Northwestern Missouri is on the verge of becoming a dynasty

Northwestern Missouri is on the verge of becoming a dynasty
Northwestern Missouri is on the verge of becoming a dynasty

MARYVILLE, Mo. (AP) — Ben McCollum was not a popular pick when Northwestern Missouri State hired him to lead its men’s basketball team 14 years ago. He was 27 and had never been a head coach, and was being asked to take charge of a Division II program that had a proud and winning reputation.

The pride is still there. The winner ? Well, these days the Bearcats hardly ever lose.

They’re coming off a record-breaking third straight national title and their fourth in the last five NCAA tournaments, and they’ve only lost one player from the team that cut the nets again in March. That one was Trevor Hudgins, who became Northwest State Missouri’s first NBA player when he signed with the Houston Rockets over the summer.

Unsurprisingly, McCollum’s phone has remained active in recent years as Division I administrators weigh his interest in advancing to the top level of college basketball. And while that time may come, McCollum is clear that this would be the perfect opportunity to steer him away from the dynasty he built in the small town of Maryville, in northwest Missouri.

“I’m not the type to do self-promotion. That’s just not what I do,” McCollum explained. “I’m not constantly looking for the next place to go. If this place comes to find me and it’s a match, that’s probably how it’s going to end up going. If I leave at some point. But the right fit is probably a larger version of what we have here.

Good luck finding a bigger program that earns as much as the Bearcats.

They rose to prominence in the 80s and 90s under Steve Tappmeyer, winning seven conference championships with 10 trips to the NCAA Tournament. But even Tappmeyer couldn’t get the Bearcats to the Elite Eight until a gritty overachievers from Iowa transferred from a junior college to lead the way.

It was the first time McCollum had taken them to new heights.

The second came after a few years as a graduate assistant at his alma mater, then five years as an assistant at conference rival Emporia State. Tappmeyer retired in 2009 and Northwest Missouri State turned to the energetic former player to take over, a questionable move made even more unpopular by two consecutive losing seasons.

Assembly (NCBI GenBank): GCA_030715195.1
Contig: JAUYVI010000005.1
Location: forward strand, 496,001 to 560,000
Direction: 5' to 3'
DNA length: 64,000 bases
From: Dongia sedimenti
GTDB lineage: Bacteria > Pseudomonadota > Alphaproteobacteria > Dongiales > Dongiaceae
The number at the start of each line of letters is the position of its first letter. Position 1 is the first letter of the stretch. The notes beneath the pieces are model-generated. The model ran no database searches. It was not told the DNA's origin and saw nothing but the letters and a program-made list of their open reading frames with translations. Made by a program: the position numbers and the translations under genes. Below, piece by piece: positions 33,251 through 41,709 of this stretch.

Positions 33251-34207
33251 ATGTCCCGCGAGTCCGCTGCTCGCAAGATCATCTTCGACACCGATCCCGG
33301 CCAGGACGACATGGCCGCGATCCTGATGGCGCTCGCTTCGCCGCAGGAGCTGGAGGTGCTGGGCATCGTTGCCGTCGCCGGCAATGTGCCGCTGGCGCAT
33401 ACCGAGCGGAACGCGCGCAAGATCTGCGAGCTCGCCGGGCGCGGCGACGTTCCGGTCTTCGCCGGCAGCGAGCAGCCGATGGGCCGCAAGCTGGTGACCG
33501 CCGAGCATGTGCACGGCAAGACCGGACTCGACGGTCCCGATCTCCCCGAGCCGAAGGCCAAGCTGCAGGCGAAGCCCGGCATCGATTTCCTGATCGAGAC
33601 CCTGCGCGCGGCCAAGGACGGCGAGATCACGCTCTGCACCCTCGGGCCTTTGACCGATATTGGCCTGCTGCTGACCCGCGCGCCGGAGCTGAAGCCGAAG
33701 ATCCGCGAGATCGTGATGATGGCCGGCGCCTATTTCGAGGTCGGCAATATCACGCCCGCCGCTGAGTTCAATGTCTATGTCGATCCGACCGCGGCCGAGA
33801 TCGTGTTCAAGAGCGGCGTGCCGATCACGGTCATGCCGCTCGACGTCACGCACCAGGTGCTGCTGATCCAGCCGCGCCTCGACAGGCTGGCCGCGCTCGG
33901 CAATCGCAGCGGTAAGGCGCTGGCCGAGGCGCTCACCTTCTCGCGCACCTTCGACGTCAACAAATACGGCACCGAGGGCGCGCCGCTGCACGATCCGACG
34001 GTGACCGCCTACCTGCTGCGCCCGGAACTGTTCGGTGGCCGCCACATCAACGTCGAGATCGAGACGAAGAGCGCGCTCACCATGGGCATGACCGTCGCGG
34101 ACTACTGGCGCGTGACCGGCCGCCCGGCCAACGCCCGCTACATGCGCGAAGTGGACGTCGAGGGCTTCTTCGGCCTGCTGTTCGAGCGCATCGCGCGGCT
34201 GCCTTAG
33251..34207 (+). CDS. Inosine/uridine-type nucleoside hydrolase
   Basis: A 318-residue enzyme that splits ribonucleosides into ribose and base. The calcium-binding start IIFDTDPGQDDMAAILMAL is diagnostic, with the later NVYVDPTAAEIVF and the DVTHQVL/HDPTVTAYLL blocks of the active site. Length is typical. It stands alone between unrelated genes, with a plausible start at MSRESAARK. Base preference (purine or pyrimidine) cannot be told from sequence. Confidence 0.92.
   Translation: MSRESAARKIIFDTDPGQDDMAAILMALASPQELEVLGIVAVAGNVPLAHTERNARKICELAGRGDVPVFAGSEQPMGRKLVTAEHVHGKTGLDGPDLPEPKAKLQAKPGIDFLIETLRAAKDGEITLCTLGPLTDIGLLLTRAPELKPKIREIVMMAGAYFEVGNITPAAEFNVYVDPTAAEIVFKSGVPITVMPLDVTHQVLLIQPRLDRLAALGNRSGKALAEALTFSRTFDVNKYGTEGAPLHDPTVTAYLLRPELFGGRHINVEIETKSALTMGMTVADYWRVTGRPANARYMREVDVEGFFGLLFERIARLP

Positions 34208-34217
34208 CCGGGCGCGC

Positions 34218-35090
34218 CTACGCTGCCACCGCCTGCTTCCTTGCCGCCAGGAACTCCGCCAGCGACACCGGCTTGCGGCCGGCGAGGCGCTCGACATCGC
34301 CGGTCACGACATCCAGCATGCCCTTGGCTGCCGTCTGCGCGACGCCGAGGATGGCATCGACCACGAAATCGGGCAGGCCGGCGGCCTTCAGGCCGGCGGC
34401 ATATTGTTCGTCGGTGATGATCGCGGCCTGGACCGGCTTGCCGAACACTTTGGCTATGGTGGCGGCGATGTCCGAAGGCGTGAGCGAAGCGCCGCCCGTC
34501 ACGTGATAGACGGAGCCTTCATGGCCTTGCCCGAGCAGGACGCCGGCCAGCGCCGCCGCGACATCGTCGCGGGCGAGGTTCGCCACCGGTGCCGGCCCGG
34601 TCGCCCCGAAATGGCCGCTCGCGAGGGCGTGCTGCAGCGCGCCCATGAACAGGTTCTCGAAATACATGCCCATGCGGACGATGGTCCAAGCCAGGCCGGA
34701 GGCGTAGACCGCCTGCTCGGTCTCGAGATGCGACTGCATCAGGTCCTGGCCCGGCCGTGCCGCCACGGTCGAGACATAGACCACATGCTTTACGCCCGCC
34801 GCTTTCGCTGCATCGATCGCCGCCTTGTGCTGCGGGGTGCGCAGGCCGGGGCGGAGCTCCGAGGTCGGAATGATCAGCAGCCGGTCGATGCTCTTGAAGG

The turnaround came in 2012, when McCollum led the Bearcats to a 22-7 record, won the conference title and reached the first round of the NCAA Tournament. They reached the Sweet 16 two years later, went 35-1 and won their first national title in 2017, then went 38-0 and won their second championship two years later. And after COVID-19 led to the cancellation of the 2020 tournament — the Bearcats were 31-1 at the time — they won two more titles.

In total, they have won 17 straight NCAA Tournament games and 24 of their last 25, and the only schools to win more Division II national championships are Kentucky Wesleyan with eight and Evansville, now in Division I, with five.

“I don’t think people understand the difficulty of dealing with success versus dealing with adversity,” said McCollum, who won a record five NABC Coach of the Year awards at his level. “It’s extremely difficult to accept all the love these guys are getting for winning a title and to come back with humility and do it again.”

It is useful that there is continuity within the program. Xavier Kurth was one of the stars of McCollum’s first title team and became an assistant coach. Hudgins wore a red shirt as a freshman and played four seasons at Northwest Missouri State. Others were lucky enough to transfer to Division I schools but remained loyal to the Bearcats.

“They made me the player I am today,” Hudgins said. “All the records I’ve broken and everything else is the coach and the players I’ve played with – how well we’ve played, how well we’ve been coached. It had a huge impact on me. »

The Bearcats are winning despite being in a talent-poor region of the country, although most of their players still come from a relatively small geographic area. And that says a lot about McCollum and his team’s ability to identify underrated talent like Hudgins, who received no Division I offers despite growing up in the same town as Kansas State.

On the court, the Bearcats execute perhaps the most effective offense in college basketball. It’s all about angles, screens, and spacing to get open looks, but there are no discernable patterns. It’s a nightmare to defend.

“We just get the right players, and I mean, the coaching staff is a big part of that,” said forward Wes Dreamer, who grew up not far from the University of Nebraska. “Then it comes down to the effort at the end and what Coach Mac tells us to do.”

There are many examples of Division I schools selecting head coaches from the lower echelons of the sport.

Missouri hired Kim Anderson, fresh off a national title at Central Missouri, to lead its program, though he was fired after just three years. Indiana State recently hired Lincoln coach Josh Shertz, who had taken the Railsplitters to three Final Fours since 2016. And Mount St. Mary’s hired Dan Engelstead in 2018 from southern Vermont, a Division III program, and there At age two, he took the Mountaineers to the NCAA Tournament for the first time in school history.

These three coaches had been Division I assistants, however. McCollum has never worked at this level. So if he leaves the northwestern state of Missouri, it will likely take an athletic director willing to take a calculated risk and a considerable leap of faith to hire McCollum to lead a program at the highest level of college basketball. .

Just as administrators did in the northwest state of Missouri more than a decade ago.


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